However, you'd like to add one thing to this model: that preferences are such that only some probability of individuals would choose to contribute any money.
More precisely, that there exists some set of N people each of which may or may not choose to contribute money, and each of them have a probability of contributing money or not.
Forgive me, but are you aware that the CLT refers to the average of 'a sample of ~30 random variables'? I hope this does not appear patronizing, but I cannot understand why you would soconfidently employ the phrasing "you can get". To belabor the point, if x = random_variable_with_some_nonTaleb_distribution, and y = average( roughly_more_than_30_x's ), then the distribution of several y's would be approximately normally distributed. x, however, would not, it would still be distributed however it was distributed initially.
So, the y's are the total donations, of which there are N. The mean (and threshold) is V. The distribution of y's has mean v and standev sqrt(N), and a probability of ~1/sqrt(N) of being exactly equal to V. There are no subsets involved.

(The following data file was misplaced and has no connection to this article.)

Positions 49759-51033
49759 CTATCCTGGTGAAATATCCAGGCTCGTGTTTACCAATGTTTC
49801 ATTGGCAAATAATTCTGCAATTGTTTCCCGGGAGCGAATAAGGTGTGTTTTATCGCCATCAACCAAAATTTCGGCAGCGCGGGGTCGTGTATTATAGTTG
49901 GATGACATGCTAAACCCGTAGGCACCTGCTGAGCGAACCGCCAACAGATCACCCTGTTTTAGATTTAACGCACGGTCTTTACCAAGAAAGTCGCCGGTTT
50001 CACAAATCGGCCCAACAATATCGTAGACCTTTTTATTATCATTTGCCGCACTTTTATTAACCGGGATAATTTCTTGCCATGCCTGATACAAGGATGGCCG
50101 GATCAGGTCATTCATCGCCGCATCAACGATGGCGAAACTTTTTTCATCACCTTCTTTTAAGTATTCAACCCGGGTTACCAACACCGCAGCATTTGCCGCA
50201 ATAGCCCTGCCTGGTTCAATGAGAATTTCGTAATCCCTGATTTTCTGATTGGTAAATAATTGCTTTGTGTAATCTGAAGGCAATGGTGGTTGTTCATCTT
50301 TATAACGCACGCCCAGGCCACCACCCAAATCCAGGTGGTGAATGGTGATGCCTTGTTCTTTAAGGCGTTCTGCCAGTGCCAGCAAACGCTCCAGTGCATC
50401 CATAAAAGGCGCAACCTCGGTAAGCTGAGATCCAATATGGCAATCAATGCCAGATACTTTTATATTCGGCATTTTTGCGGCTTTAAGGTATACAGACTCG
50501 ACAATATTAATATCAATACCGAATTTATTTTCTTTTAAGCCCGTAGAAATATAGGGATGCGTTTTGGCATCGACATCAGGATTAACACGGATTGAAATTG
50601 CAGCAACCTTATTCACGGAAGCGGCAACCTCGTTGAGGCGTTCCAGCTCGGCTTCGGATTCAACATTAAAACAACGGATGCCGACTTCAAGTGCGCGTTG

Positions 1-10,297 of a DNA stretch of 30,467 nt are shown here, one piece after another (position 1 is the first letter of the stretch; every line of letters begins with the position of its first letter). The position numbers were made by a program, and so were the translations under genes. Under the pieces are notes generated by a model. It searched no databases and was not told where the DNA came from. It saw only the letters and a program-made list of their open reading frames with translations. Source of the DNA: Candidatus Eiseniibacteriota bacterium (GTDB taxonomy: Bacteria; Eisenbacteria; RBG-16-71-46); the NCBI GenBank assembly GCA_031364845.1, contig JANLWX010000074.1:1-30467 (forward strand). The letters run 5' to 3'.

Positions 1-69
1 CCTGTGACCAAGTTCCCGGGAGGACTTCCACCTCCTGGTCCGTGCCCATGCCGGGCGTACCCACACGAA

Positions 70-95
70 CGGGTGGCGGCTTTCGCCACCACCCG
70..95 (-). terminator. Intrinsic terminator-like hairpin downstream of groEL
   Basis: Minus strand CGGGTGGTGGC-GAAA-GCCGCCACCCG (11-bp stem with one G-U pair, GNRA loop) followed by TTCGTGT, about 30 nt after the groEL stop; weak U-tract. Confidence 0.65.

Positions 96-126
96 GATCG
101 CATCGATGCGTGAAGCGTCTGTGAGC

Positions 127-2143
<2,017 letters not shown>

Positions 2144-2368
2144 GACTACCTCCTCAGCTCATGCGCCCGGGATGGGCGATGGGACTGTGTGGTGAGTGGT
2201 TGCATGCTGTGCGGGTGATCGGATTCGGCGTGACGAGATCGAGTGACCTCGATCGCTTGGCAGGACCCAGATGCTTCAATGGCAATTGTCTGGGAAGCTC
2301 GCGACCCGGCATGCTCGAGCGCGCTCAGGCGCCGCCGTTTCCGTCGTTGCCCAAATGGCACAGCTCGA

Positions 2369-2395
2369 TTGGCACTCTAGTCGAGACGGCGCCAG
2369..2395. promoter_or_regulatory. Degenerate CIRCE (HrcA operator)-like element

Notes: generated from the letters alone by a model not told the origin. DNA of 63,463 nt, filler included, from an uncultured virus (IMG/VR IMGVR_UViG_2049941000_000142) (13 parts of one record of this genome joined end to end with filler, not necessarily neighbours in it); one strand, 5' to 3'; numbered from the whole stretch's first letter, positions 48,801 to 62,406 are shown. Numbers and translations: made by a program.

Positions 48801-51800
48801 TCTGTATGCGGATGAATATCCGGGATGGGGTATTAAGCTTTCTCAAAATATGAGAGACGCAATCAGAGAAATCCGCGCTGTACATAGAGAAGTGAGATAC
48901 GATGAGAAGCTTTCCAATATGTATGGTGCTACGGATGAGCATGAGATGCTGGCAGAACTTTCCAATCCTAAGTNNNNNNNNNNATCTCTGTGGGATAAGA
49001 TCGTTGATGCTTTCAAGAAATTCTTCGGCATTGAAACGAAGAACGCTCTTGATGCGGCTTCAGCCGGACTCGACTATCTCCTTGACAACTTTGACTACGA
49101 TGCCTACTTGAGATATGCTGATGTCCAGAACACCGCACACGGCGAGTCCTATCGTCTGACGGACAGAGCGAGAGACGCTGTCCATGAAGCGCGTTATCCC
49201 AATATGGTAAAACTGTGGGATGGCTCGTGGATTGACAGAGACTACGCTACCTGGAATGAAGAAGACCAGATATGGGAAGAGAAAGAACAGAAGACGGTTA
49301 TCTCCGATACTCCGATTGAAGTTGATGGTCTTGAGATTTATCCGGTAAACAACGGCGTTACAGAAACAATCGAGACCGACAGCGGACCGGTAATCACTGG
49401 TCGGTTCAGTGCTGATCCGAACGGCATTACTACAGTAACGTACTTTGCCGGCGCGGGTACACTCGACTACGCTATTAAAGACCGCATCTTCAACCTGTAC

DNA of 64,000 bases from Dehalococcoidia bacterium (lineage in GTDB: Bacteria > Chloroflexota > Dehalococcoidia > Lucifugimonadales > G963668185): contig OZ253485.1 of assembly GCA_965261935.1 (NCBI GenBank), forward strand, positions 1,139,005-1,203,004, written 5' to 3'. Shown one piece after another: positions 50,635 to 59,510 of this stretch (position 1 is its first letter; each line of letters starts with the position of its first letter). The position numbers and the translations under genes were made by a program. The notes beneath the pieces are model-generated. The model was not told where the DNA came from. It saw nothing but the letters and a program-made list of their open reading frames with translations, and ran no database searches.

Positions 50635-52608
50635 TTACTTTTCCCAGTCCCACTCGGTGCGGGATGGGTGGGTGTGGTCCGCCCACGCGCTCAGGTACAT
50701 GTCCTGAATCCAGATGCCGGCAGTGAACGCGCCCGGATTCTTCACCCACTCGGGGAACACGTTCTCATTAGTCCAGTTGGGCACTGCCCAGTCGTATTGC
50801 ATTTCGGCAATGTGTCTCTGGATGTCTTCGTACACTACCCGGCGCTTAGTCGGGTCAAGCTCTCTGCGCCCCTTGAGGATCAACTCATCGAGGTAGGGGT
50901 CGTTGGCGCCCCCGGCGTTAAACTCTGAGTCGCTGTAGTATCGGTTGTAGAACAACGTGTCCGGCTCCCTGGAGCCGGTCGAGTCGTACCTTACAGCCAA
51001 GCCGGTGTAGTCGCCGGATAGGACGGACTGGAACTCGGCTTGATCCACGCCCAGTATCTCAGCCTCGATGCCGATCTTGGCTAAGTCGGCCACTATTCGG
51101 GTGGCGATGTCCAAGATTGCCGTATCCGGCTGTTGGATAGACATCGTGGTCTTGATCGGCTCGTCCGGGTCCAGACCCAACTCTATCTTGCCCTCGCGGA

In the second case, it makes sense to wait until you have more information before doing everything,
I don't see why.
Because at the last second you have more information about how many people already contributed, and therefore the probability that you will be pivotal.

Forgive me, but are you aware that the CLT refers to the average of 'a sample of ~30 random variables'? I hope this does not appear patronizing, but I cannot understand why you would soconfidently employ the phrasing "you can get". To belabor the point, if x = random_variable_with_some_nonTaleb_distribution, and y = average( roughly_more_than_30_x's ), then the distribution of several y's would be approximately normally distributed. x, however, would not, it would still be distributed however it was distributed initially.
So, the y's are the total donations, of which there are N. The mean (and threshold) is V. The distribution of y's has mean v and standev sqrt(N), and a probability of ~1/sqrt(N) of being exactly equal to V. There are no subsets involved.
You seem to be limiting yourself to the case where each donor must pledge the same quantity of money. Is it news to you that most realworld assurance contracts, such as those on kickstarter.com, allow individuals to contribute different amounts of money? Digitally, individuals could register many "copies" of themselves to donate more than once.